The end of fall and the beginning of winter is an exciting time in our Spanish classes, especially for the kids. And, for teachers it’s the perfect moment to combine our Spanish programs with cultural comparisons and to use the language to learn about holidays and cultural practices in the rest of the world. That’s one of the reasons that we love being language teachers, we have the chance to cultivate curiosity and expand global knowledge through teaching Spanish. One of the most important aspects to teach, especially when the language is not spoken at home or outside of the classroom, is pronunciation. While for some it's not necessarily a difficult topic to tackle, we find that with our goal of getting kids speaking and not wanting to discourage them, we sometimes overlook pronunciation errors for the greater good of creating a positive learning environment. Is anyone else guilty of that? With improving pronunciation as one of our main goals and focuses we've put together a list of different ways that you can incorporate natural pronunciation practice into your Spanish classes for kids even if you're not a native or bilingual speaker.
We’re officially fully into fall and looking forward to all of the fun fall and winter activities we have coming up in Spanish class. Last spring we posted about different ways to use art in the Spanish classroom with younger learners. We love art because it’s a subject that’s able to bend and mold to the needs of our learners, while expanding knowledge not only of Spanish language, but in life. And, we find that it’s a topic that’s super appealing to our students. This year we’re following that post up with these resources and ideas for how to use art in Spanish class with older students or more advanced classes.
For many it’s already that time of the year for hats, scarves, colorful leaves and of course, pumpkin spice everything! Inside our Spanish classrooms routines are starting to take root and we’re thrilled to see how much our kids are enjoying learning Spanish. Here are some of the teaching resources we’re using this fall in our classrooms (and some that extend outside of four walls!)
This year we've focused on creating resources to help teachers teach routines in Spanish class because we believe that routines are one of those magical resources that help keep our classrooms ticking smoothly along. It can be tricky to find routines that our Spanish students are interested in and also accomplish everything we want and need them to. They have to be simple, effective, and serve a purpose all without being boring. They create order, help establish classroom management, create a sense of community, and are the perfect opportunity to practice natural and simple Spanish every day in a way that all of our students can participate at some point or another during the year. It takes time to establish a routine and at the beginning of the year half of your class may look at you like you’ve just landed from Mars, but once they get the hang of them the students can know what to expect and are able to complete the tasks you’ve asked them to. Plus, they are a great way to give our students the reins, but still feel a sense of control because we’ve chosen the routine and know that they are getting something out of it. Here are some of the routine focused resources we've been working on and some other ideas for ways that you can get your classroom up and running with a spotlight on the role of the students.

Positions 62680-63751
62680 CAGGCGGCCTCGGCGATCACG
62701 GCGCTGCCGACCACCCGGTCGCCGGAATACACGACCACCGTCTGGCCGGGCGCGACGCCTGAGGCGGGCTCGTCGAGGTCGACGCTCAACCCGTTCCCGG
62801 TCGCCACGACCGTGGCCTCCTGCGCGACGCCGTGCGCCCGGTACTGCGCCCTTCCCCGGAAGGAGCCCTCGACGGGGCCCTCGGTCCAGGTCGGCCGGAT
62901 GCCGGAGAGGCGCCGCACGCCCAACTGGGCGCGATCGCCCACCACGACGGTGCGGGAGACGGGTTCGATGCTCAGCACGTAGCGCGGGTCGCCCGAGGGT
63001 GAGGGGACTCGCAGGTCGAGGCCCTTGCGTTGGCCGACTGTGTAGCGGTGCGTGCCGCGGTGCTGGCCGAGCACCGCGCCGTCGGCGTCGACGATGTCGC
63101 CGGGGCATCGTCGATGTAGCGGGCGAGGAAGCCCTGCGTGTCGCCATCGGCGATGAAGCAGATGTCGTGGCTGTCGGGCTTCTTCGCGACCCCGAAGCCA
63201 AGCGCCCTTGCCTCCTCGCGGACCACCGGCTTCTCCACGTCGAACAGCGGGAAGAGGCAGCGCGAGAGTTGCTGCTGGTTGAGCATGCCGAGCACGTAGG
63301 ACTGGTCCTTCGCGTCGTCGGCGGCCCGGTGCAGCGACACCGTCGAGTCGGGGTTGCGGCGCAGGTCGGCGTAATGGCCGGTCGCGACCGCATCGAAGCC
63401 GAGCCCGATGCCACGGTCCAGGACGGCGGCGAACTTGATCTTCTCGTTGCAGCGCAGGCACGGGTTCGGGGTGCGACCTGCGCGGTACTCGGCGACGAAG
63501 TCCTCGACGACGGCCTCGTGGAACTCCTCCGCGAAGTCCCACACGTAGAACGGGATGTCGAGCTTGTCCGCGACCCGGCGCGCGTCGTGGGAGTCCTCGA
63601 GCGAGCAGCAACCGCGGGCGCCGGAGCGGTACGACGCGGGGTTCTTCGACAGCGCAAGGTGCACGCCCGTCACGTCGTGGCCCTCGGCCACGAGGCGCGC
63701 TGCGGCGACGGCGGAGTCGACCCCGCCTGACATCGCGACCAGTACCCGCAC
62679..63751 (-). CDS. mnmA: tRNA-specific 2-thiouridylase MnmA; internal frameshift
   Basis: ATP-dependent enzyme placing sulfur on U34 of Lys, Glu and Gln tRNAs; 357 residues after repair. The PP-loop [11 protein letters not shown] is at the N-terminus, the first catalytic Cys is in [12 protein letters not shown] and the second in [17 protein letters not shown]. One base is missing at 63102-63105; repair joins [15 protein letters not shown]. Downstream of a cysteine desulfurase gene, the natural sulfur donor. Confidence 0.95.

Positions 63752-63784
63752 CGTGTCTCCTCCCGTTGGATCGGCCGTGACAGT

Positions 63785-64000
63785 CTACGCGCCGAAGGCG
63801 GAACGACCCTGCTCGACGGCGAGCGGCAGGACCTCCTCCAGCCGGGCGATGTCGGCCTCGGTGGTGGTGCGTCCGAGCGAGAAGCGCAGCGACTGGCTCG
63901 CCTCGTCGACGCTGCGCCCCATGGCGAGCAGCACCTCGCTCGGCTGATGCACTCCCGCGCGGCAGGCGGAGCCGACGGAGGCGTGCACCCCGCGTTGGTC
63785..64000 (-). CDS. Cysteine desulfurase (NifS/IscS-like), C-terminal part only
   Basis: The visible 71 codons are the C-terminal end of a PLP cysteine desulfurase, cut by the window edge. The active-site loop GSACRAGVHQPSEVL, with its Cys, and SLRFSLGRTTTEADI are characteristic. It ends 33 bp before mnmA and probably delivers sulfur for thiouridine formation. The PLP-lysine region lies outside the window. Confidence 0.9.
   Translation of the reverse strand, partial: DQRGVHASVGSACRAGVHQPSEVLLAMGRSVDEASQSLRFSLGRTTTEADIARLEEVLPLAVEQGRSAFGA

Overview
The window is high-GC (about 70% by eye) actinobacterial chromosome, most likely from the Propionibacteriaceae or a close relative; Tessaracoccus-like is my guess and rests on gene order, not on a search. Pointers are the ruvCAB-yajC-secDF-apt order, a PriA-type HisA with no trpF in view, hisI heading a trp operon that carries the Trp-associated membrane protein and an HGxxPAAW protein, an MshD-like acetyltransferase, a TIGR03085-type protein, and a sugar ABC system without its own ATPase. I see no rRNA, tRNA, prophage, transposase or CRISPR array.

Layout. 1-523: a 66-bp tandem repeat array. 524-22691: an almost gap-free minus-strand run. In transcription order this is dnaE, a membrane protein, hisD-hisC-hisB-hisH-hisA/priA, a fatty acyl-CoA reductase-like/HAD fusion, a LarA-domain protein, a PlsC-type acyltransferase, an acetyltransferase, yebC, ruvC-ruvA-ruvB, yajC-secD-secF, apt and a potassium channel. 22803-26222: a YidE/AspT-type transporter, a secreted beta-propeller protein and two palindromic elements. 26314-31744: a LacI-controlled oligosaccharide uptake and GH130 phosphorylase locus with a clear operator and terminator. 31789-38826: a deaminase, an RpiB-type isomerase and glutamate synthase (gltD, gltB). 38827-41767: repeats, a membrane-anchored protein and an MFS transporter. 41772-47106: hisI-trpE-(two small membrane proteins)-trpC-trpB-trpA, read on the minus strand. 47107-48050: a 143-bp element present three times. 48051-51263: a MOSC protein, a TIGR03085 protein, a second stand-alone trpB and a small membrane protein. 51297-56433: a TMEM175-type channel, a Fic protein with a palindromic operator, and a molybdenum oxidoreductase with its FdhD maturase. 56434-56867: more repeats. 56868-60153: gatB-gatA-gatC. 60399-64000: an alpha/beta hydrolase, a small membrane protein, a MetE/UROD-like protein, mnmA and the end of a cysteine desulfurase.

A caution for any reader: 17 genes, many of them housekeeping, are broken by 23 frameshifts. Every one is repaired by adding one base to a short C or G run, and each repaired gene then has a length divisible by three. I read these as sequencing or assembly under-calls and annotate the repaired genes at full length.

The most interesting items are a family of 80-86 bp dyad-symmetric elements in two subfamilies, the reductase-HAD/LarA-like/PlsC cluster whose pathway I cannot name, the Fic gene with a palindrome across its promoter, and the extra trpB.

Summer is [insert every incredible adjective here!]. It’s a time for moving, playing, exploring, traveling, seeing, touching, tasting, and experiencing. As educators we take a (much deserved) break during the summer from our typical workload, but do we ever truly disconnect? We don’t know abou
For many the school year is coming to a close and in a matter of days the students will be free, and as teachers you’ll start to pack up the classroom and think: What should I do in my Spanish class next year? Before we dive into ideas and inspiration for lesson planning and future curriculum planning, we’d like to take a moment to think about how we can make Spanish a fun part of summer holidays, especially for the little learners in your life.
As adults we come to identify the different modes of transportation with convenience, inconvenience, time spent commuting and the need to get from one physical location to another. But, remember back to a simpler time before we HAD to get somewhere in a hurry, when the different types of transportation were something magical, new, and captivating. When we’re planning our Spanish classes for kids on modes of transportation we try to travel back in time, capture the excitement we felt learning about trains, planes and automobiles, and bottle it up to bring to class with us. We like teaching the transportation unit because it’s fast, exciting for kids, and it’s a fun way to teach Spanish vocabulary and simple sentence structure through a theme that they are familiar with. So, here we go!
We’ve all heard it, the person who hates a language because it was impossible to learn. We’ve heard the tales of copying conjugation charts, failed speaking exams, dense textbooks, and teachers that only spoke in [Spanish] (said as if that were the worst possible thing!). Spanish classes have come a long way since the dark days of memorization and written grammar exercises. Classrooms have been transformed from silent spaces to stages where students learn to play with the language, relate to it, act it out, speak it, read it, write it, live it, and hopefully learn something about culture in the process.